Employee performance issues – beware of Award provisions
A recent matter before the IRC provides a timely reminder to all Councils of the need to carefully take into account the detailed provisions set out in the State Award before taking action to terminate staff on performance grounds. This case also confirms the need to comply with the stepped procedure set out in the Award, even when employees are exited during their probation period.
This case concerns a council employee, JB, who was terminated on performance grounds following the end of his six months’ probation period. JB’s employment commenced with a 3-month probationary period. Due to performance issues, this probation period was extended for an additional 3 months to allow JB to demonstrate his improvement rather than terminate his employment.
During the second probation period, JB was thought to have not improved and the council sought to dismiss JB at a meeting during his probation period. JB avoided the meeting, taking sick leave for over a week and ignoring any attempts by Council staff to contact him. Once JB returned from work, after the probation period had finished, he was informed by the council that his employment was terminated with immediate effect and he would receive a payment in lieu of notice and payment of any untaken sick leave.
JB subsequently sought a claim for unfair dismissal.
Commissioner Sloan accepted that the Council had legitimate concerns with JB’s performance and had a legitimate basis for terminating his employment. Based on the overall employment relationship, the Council demonstrated every effort to extend fairness to JB.
However, cl 36 of the Local Government (State) Award 2017 (“Award”) - now cl 37 of the 2020 Award - requires that in cases of poor performance, the employer must engage in a three-stage process. Namely, Clause D provides:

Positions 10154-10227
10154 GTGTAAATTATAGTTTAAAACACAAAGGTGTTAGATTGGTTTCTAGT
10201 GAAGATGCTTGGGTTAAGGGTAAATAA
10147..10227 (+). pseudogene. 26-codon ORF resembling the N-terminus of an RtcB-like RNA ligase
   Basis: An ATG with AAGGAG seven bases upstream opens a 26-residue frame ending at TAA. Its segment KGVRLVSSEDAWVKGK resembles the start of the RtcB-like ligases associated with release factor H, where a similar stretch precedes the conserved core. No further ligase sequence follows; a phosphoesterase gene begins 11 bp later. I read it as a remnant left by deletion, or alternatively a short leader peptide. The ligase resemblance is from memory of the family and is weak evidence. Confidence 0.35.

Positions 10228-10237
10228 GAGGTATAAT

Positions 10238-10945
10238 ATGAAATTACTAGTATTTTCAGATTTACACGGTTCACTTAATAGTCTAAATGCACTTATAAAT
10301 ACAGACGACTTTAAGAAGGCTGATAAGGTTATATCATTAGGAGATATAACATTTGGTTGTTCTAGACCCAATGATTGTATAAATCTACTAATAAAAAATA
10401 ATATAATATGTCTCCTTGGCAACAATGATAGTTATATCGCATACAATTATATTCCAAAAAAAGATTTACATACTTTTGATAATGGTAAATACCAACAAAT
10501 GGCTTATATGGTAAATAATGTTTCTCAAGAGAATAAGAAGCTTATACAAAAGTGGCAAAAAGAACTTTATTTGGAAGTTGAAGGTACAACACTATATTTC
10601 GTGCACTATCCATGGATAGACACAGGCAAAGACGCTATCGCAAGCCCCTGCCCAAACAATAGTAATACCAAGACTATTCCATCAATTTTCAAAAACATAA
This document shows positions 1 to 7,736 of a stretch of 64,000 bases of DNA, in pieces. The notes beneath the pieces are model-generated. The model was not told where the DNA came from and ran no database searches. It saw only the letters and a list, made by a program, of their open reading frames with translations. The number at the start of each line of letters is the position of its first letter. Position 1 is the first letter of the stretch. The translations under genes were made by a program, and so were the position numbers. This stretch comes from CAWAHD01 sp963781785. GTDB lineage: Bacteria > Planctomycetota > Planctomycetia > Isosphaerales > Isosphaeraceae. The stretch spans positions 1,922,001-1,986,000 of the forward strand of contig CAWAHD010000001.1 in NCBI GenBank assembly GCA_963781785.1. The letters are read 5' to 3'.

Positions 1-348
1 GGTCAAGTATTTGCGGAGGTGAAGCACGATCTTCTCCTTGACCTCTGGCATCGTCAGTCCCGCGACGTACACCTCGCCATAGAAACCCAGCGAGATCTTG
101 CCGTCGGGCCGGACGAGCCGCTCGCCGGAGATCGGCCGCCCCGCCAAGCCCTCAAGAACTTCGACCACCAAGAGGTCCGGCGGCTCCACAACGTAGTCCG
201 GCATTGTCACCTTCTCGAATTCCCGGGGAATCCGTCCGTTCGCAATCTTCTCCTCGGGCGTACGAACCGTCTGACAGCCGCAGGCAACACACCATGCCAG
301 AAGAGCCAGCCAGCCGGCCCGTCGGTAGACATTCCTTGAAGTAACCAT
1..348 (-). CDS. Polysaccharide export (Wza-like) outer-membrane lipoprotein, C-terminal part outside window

an initial communication, which is anticipated to be verbal but which nevertheless must be recorded in writing, as to the nature of the unsatisfactory performance and of the required standard to be achieved;
a “formal warning” and counselling. The employer must keep a written record of the warning (which must in any event be in writing) and counselling; and
a “final warning” in writing giving notice of disciplinary action should the unsatisfactory work performance or conduct not cease immediately.
The Commission found that the Council failed to provide JB with a final warning before terminating his employment, breaching cl 36 of the award. Despite informal verbal warnings relating to JB’s work performance, the Council failed to expressly articulate and record in writing a warning that could constitute a final warning. The Commissioner also made note that nothing in the Award precluded a probationary employee from the protections under cl 36 and although in this case the probationary period had finished before the termination, the Council would still be under the same requirement to provide a final warning.
This case reiterates the importance of complying with all necessary legal requirements when terminating an employee’s employment. This includes understanding whether an award is applicable to an employee and, if so, following the relevant disciplinary procedures. Sometimes what an employer considers to be an official warning or final warning may not meet the strict requirements of the Award.
It is also important to follow all requirements for probationary employees. Relying on the fact that an employee is still within their probation period should not encourage complacency when considering terminating the employee. This case confirms that even in matters where employers are fair, reasonable and just when terminating an employee, employers may still be liable for not following the terms of the Award.
Bowen v City of Ryde Council (No 2)  NSWIRComm 1076